edgeR shows different results for same dataset
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@f68bdf4c
Last seen 8 days ago
Norway

I am using the edgeR for 2 datasets, but one dataset is a subset of another one. I have 3 different diet (D1, D2, D3), and 3 time points (T1, T2, T3). One dataset looks like-

table(mapping_file4$Time, mapping_file4$Diet)
     ctr  D1  D2  D3
  T1  12  12  12  12
  T2  12  12  12  12
  T3  12  12  12  12

mapping_file4$group<-paste(mapping_file4$Diet, mapping_file4$Time, sep = ".")
y <- DGEList(counts=rawCounts_total4, genes=row.names(rawCounts_total4))
y <- calcNormFactors(y)
design <- model.matrix(~ 0 + group, data=mapping_file4)
rownames(design) <- colnames(y)
y <- estimateDisp(y, design, robust=TRUE)
fit <- glmQLFit(y, design, robust=TRUE)
qlt <- glmQLFTest(fit, contrast=makeContrasts(groupmc1.T1 -groupctr.T1, levels=design))
topgenes<-topTags(qlt, n=dim(row.names(rawCounts_total4)))

table(topgenes$table$FDR<0.05)
FALSE  TRUE 
69363    26

But when I use another dataset, which is a subset of the above dataset, that looks like-

table(mapping_file4$Time, mapping_file4$Diet)
     ctr  D1
  T1  12  12
  T2  12  12
  T3  12  12

qlt <- glmQLFTest(fit, contrast=makeContrasts(groupmc1.T1 -groupctr.T1, levels=design))
topgenes<-topTags(qlt, n=dim(row.names(rawCounts_total4)))
table(topgenes$table$FDR<0.05)
FALSE  TRUE 
69378    11

I used the same commands for the above dataset as well. My question is why I am getting different differentially expressed genes for the same Diet (D1) compared with control). But the 11 genes are the subset of 26 genes.

Many thanks!

edgeR • 296 views
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@gordon-smyth
Last seen 8 hours ago
WEHI, Melbourne, Australia

In the first case with four groups you have 44 degrees of freedom to estimate the dispersion (44 = 48 observations minus 4 mean parameters) and the edgeR QL F-test will have 44 degrees of freedom for its denominator. In the second case with two groups you have only 22 degrees of freedom to estimate the dispersion and edgeR QL F-test will have only 22 degrees of freedom for the denominator. F-tests with more degrees of freedom have more power. This is a general principle, not just of limma and edgeR, but for anova and linear models in general.

We recommend you use edgeR with the complete dataset. As you have found, it gives more power and better results.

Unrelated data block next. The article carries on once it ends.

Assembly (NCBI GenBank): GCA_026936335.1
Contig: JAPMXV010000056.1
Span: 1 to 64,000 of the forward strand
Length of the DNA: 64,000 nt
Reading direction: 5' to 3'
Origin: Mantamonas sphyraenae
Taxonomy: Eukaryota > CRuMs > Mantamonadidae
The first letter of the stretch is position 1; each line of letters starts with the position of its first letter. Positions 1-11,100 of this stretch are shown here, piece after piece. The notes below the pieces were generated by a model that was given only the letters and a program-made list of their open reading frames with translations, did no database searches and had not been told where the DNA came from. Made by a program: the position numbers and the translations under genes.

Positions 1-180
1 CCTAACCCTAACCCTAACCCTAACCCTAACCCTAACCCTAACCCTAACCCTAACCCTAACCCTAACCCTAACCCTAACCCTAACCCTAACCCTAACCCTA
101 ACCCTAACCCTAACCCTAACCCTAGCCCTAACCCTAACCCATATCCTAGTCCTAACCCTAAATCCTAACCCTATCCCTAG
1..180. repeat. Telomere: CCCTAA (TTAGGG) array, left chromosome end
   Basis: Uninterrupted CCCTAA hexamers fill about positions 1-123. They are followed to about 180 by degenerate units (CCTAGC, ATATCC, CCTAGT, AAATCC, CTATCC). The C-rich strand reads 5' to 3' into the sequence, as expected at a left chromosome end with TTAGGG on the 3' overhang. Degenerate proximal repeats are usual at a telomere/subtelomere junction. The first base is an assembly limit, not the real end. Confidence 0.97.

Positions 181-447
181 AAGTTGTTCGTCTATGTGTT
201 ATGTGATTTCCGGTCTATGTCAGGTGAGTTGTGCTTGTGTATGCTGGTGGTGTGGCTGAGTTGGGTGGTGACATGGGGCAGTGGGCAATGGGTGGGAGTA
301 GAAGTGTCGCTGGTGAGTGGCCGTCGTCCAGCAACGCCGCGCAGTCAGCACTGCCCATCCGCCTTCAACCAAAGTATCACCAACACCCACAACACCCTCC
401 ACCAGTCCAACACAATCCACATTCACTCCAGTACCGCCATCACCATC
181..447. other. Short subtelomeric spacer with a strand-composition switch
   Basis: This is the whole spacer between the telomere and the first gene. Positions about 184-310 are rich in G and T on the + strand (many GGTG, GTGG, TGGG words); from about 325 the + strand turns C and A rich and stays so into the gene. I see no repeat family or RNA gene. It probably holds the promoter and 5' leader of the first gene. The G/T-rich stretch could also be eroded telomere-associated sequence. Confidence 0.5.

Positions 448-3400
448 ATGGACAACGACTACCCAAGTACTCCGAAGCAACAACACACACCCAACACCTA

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@steve-lianoglou-2771
Last seen 1 hour ago
United States

The simple/hand-wavy answer is that edgeR (and limma::voom (and DESeq2)) leverage all of the data in a statistically rigorous manner to say something (pvalues, in this case) about any individual gene in particular.

When you remove samples from the analysis, you reduce the power you have to do so.

I'd argue, though, that the results you are seeing aren't really all that different. Dollars to donuts you are simply observing a thresholding effect here where you have marginal differences in pvalues/FDR's that pushing a few genes above or below your threshold for statistical significance.

To visualize this, you might try plotting something like the -log10(pval) for each gene from the two different analysis against each other, or perhaps the -log10(pval) * its logFC to get something like a "signed pvalue" ... i like to use the t-statistic when doing something similar when using limma::voom, but you don't get those here. Anyway, you should see that the points on this scatter plot will be floating around the x = y 45° line.

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Thank you for the explanation, but I still don't understand how removing the other samples, in this case removing other Diet samples (D2 and D3) reduces the power for D1 group comparing it with control samples. In both the datasets, I am using the contrast function to compare between D1 and control at time point 1.

Lastly, what would you recommend doing in this case? If I want to compare D1 with control at time point 1, should I include all the samples (in this case D2 and D3) or subsetting it?

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I'm having a hard time finding an edgeR specific answer to illustrate how more samples help with statistical power, but take a look at this post by Michael Love where he explains how having more samples helps you to better estimate your gene level dispersions in DESeq2. In particular, pay attention to this:

If we assume that the dispersion is roughly similar for different groups of samples, then we have better estimates of that parameter by putting all the samples together for dispersion estimation. We have a FAQ in the vignette about when this is a good idea or when not.

... and note that there is an entry in the DESeq2 faq that can help explain more.

Although edgeR and DESeq2 have their differences, you can imagine a "similar-enough" thing is happening in the edgeR world. There is always the primary literature you can read through if you really want to know the gory details, but perhaps this may be enough to guide your intuition.

As for my recommendation in this case, since the samples are "similar enough" (conducted in same experiment, same paradigm, same cell type, etc), I'd keep all of the samples together for the analysis, then just pull out the stats for the contrast of interest.

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